“But David, I don’t want to come off as an interrogator and ask questions all the time”
In between the questions, you want to share a little bit about yourself as well. I have a trick to get this balance right, called the IFR-method:
3. Share a little bit about yourself using the IFR-method to get a balanced conversation
IFR stands for
- Inquire – Ask a sincere question
- Follow-up – Ask a follow-up question
- Relate – Share something about you, to break up the questions and get a balanced conversation
- You inquire: What’s your ideal kind of weather?
- Your friend: Hmm, I think around 65 so I don’t sweat
- You follow-up: So then living here in LA must be way too warm for you?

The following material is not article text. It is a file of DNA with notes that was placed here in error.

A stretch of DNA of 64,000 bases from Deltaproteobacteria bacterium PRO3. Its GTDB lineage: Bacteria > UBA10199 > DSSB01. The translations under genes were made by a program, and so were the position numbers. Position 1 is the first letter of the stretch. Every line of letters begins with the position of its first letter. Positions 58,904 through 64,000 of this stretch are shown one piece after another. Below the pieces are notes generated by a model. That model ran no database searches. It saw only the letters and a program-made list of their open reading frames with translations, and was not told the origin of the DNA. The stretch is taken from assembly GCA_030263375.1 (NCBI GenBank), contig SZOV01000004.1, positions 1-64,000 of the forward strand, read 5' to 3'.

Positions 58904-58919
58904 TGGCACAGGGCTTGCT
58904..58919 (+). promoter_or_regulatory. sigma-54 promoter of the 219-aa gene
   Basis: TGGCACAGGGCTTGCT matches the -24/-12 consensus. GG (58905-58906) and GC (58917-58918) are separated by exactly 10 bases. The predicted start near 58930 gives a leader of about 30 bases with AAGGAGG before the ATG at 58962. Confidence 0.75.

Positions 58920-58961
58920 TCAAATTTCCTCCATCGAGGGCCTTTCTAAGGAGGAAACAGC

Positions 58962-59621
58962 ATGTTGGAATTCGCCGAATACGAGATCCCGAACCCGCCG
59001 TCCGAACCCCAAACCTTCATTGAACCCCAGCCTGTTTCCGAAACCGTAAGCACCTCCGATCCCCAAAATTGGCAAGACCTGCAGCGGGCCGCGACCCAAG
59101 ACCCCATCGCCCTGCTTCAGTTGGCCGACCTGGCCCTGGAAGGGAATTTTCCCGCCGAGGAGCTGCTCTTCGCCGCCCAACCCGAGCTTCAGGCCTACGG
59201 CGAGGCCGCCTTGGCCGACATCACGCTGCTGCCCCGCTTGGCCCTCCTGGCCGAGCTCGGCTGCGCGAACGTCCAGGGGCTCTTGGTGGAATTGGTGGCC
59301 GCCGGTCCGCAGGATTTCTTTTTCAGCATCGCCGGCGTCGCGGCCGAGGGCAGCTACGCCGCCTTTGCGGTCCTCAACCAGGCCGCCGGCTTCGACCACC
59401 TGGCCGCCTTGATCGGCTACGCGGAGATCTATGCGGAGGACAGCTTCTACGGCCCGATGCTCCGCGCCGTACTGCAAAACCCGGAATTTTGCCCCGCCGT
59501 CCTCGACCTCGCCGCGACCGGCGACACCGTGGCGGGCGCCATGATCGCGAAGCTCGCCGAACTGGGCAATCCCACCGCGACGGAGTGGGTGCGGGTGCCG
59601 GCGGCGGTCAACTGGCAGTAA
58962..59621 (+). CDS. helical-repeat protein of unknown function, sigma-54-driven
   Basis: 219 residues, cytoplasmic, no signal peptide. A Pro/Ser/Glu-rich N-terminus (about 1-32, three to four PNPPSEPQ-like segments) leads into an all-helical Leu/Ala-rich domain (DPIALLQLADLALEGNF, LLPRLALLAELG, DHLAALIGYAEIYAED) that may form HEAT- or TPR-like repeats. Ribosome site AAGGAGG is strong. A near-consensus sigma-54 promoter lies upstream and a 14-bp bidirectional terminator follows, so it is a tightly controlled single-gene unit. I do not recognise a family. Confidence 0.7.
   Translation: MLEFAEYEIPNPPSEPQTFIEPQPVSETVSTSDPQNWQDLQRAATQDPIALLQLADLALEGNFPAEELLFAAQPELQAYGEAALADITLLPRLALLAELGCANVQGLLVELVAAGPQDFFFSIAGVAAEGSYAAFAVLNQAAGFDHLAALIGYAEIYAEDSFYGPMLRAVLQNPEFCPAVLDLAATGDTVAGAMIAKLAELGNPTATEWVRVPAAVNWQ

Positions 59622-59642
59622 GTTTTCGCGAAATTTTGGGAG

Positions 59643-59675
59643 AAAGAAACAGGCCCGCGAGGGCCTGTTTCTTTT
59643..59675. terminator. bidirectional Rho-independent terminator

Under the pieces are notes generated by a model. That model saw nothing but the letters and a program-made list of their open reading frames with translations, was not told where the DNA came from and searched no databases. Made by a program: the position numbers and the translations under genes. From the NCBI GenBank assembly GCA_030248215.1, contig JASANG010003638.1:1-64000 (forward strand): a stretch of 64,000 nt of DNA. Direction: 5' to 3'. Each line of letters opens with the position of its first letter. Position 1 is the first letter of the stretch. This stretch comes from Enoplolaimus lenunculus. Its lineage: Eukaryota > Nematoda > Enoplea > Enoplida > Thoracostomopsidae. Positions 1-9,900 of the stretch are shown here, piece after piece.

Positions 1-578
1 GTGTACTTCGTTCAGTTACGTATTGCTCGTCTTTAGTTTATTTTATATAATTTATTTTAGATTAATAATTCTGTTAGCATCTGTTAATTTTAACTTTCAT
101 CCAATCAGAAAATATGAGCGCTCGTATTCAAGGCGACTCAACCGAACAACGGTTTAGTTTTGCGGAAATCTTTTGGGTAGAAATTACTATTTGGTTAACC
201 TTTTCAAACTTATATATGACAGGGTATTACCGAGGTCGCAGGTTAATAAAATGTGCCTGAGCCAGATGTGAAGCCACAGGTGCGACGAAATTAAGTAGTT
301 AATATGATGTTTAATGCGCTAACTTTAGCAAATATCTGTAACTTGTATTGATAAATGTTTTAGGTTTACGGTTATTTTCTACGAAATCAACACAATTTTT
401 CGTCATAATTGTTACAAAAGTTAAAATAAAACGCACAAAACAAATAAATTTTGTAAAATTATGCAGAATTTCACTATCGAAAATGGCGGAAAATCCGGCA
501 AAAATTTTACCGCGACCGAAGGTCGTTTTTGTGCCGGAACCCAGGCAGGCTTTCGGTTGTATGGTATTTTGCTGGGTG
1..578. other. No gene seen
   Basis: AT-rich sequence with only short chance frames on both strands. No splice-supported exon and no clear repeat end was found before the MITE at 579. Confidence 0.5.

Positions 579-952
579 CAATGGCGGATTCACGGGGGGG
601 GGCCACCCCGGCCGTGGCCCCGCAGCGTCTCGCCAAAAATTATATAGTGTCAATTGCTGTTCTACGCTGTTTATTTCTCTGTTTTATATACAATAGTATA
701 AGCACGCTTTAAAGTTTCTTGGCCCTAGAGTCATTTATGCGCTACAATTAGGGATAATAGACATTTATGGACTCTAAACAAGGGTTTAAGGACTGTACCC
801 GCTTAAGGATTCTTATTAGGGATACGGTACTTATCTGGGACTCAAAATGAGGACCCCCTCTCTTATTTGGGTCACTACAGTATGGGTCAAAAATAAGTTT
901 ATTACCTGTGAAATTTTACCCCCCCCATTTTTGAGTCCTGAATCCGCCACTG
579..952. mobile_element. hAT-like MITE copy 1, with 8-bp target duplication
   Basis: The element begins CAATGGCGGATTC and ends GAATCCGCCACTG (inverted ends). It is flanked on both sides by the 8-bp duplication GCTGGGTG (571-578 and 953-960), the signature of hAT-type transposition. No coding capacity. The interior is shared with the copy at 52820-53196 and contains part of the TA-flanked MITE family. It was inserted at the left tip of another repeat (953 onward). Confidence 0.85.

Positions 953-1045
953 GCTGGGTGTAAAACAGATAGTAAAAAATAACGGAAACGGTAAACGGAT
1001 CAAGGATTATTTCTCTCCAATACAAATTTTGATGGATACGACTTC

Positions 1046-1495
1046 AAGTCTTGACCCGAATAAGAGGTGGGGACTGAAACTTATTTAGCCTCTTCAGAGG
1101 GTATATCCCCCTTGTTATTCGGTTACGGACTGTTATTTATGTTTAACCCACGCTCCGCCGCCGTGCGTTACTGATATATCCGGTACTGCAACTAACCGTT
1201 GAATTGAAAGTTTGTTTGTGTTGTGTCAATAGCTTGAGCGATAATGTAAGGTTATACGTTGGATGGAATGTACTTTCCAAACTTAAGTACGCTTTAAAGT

- Your friend: Yeah, I use the AC a lot!
- You Relate: I like it when it’s hot but only on holidays. On workdays, I like it cool so I can think better.
Now, you can repeat by inquiring again:
- Do you get drowsy by heat?
- (And after they’ve replied you can follow up, relate, inquire…)
See how the IFR-method creates this nice balance in the conversation?
“But David, how do I come up with these questions in the first place?”
For this, I imagine a timeline…
4. Imagine a timeline to come up with questions more easily
To get a conversation going, visualize a timeline. Your goal is to fill out the blanks of that timeline. The middle is “now”, and here’s where it’s natural to start the conversation. So you start talking about the very moment you’re in, then work your way out on the timeline.
A natural conversation is like a ripple going further away from the current moment, both into the past and the future. It starts off with banal comments about how the dinner is nice and can end up about dreams or childhood.